Commercial Landlord Insurance includes protection for property from the ground up. It's ideal for landlords who rent out properties for commercial use or have a mixed portfolio of commercial and residental buildings.
It depends on what you mean, Covered for what kind of loss? Your renters insurance covers your personal property and certain of your liabilities to others, generally the owner of the rented property and your guests. If you somehow accidentally damaged the pool in a home you rented then there may be coverage under the liability portion of your renters insurance policy. If the pool suffered a weather related loss or damage from ground movement or another natural act then that would be covered under the property owners insurance policy. You don't own the pool, the landlord does and if you didn't break it then your not responsible for it beyond whatever agreed maintenance you were to perform. If the pool just needs maintenance, cleaning, repair or servicing then no that's not covered at all as it is not considered a loss, it's just normal expected maintenance that all pools need.
Renters Insurance and Pets Most likely it will not effect your renters insurance or your rate simply because your policy would not cover damages that result from your choice of pet.Your renters insurance policy typically excludes coverage for damages and injuries incidental to pet ownership. When it comes to pet fish, Occasional tank leaks and breakage are a normal expected occurrence and would likely not be considered eligible for Hazard coverage.Answer** It depends, you would need to read over your policy to see what the exclusions are. Most likeyl you wont be cancelled but just research your policy or even call your agent and ask them.Another Take It shouldn't really be a problem. It really does depend on your landlord and insurance, but as long as you're not, say, insetting the tank into the wall, or there's a high risk of permanent water damage to the floor and wall, you should be alright. AnswerYou may want to verify with the landlord if you are putting in a large tank, that the structure will be able to support the weight. Or, get a ground floor apartment, where any weight or leak is less likely to become an issue.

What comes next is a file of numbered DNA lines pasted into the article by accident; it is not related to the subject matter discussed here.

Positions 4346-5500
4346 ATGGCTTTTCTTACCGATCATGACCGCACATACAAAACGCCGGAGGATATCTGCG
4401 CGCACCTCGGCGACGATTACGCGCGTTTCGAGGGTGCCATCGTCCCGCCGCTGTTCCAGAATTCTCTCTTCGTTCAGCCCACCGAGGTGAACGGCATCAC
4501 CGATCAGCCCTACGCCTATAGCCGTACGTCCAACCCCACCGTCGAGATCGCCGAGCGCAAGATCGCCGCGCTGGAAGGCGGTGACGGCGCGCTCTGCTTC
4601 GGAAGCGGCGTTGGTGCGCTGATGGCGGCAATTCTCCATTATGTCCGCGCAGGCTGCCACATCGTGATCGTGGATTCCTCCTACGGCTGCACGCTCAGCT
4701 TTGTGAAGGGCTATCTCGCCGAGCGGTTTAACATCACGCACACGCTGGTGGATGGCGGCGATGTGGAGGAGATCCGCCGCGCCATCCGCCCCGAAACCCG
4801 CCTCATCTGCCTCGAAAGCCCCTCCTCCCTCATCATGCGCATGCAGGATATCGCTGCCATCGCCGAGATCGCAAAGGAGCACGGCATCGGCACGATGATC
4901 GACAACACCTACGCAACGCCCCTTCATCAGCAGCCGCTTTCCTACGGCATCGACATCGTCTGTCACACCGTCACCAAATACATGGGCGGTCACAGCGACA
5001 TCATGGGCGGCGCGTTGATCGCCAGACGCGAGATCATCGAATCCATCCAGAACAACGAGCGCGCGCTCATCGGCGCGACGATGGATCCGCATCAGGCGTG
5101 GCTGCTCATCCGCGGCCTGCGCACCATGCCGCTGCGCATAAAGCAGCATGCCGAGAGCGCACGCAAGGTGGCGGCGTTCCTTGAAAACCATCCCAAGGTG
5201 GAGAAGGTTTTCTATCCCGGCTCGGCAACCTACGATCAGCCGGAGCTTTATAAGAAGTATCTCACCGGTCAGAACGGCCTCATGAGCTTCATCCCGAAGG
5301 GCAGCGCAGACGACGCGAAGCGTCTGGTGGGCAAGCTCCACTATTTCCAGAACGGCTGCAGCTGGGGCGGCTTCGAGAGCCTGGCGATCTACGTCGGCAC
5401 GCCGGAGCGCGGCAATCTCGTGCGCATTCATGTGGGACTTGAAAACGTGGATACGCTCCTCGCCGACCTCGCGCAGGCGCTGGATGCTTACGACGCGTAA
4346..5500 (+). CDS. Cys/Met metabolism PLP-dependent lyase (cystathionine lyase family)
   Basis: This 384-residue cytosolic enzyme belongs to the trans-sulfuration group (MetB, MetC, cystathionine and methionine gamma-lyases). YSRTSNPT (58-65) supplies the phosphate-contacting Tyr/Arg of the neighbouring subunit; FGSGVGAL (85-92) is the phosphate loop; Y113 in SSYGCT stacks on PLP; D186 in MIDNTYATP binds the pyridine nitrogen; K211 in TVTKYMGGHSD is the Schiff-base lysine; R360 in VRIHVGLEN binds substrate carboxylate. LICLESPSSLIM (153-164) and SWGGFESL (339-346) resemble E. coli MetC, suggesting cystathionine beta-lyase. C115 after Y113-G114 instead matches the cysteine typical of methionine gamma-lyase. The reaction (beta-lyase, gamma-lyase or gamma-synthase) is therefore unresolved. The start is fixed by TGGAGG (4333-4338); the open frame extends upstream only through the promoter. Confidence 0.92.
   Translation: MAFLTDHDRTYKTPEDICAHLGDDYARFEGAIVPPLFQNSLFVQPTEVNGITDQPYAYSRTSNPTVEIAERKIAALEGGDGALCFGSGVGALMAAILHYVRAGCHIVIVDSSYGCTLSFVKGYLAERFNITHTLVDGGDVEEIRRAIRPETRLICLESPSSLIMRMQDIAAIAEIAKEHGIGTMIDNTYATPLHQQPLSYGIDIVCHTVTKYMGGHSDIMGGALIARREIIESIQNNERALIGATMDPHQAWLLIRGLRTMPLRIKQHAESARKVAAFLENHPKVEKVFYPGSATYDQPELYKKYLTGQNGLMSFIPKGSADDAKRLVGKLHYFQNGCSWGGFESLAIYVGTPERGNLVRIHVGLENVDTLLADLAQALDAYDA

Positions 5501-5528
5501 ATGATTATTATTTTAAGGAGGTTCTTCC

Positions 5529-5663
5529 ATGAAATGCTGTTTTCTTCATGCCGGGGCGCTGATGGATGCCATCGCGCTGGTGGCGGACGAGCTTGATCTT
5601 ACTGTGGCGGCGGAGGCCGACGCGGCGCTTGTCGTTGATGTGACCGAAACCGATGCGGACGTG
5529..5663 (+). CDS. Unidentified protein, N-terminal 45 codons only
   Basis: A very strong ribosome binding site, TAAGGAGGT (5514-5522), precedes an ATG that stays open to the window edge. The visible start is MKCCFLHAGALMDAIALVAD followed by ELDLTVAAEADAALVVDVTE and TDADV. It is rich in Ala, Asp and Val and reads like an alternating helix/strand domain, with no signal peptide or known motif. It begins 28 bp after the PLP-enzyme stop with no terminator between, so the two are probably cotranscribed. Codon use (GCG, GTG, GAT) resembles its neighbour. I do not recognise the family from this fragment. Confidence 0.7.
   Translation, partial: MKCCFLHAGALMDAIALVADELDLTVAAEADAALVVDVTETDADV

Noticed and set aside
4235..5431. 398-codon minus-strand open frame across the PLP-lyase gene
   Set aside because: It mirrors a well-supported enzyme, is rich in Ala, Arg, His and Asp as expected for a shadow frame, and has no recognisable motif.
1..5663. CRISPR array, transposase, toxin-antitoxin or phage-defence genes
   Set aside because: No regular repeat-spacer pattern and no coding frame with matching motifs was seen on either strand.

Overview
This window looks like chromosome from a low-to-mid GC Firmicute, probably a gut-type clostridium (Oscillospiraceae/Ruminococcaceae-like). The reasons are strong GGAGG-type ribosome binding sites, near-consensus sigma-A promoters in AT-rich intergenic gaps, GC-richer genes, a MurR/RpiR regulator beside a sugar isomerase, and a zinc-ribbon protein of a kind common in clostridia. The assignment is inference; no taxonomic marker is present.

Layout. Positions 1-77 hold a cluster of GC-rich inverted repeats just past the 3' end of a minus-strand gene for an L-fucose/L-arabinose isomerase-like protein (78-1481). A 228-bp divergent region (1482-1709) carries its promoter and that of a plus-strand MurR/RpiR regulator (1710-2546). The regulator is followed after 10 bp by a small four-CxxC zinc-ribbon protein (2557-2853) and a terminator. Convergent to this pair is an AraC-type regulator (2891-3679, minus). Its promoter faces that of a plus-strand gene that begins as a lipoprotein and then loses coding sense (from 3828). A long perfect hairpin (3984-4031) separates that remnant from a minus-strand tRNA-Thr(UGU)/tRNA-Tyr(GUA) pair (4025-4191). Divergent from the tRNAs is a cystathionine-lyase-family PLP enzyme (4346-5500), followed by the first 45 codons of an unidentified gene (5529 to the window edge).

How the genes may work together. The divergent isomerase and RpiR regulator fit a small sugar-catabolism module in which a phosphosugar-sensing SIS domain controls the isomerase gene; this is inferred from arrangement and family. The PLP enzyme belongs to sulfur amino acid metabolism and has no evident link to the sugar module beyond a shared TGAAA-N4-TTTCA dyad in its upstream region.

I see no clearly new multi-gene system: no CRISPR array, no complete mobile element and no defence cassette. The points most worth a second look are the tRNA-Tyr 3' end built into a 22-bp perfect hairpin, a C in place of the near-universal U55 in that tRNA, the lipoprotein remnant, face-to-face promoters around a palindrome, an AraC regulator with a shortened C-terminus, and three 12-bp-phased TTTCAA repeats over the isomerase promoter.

Ground leases offer many advantages to the landlord. A ground lease will usually involve construction or improvements that will be profitable to the landlord. Since the landlord maintains ownership of the land, the landlord can sell the land for a much higher value or pass on the appreciated value of the land to his heirs. There is also a positive advantage of ground lease for tenants. A ground lease allows the tenant ready use of the land avoiding blocking of huge money in a large land purchase. Leasing the land will facilitate the tenant to use funds for more productive expenses.
You can claim an insurance loss for an above-ground pool only if it was covered by the terms of your insurance policy. Check with your insurance agent.
The homeowners insurance would need notification.I would notify both cause actually both the renter and the owner can be at risk as far as liability. I would recommend increasing your liability limit to at least 300K if its not there already.
Most home insurance policies do not cover normal and expected ground settling. However, you can check your policy or telephone your insurance agent and find out if you have coverage for ground movement.
YES ... he owns the land ... if its not in the lease ... he does not have to allow you to do so ...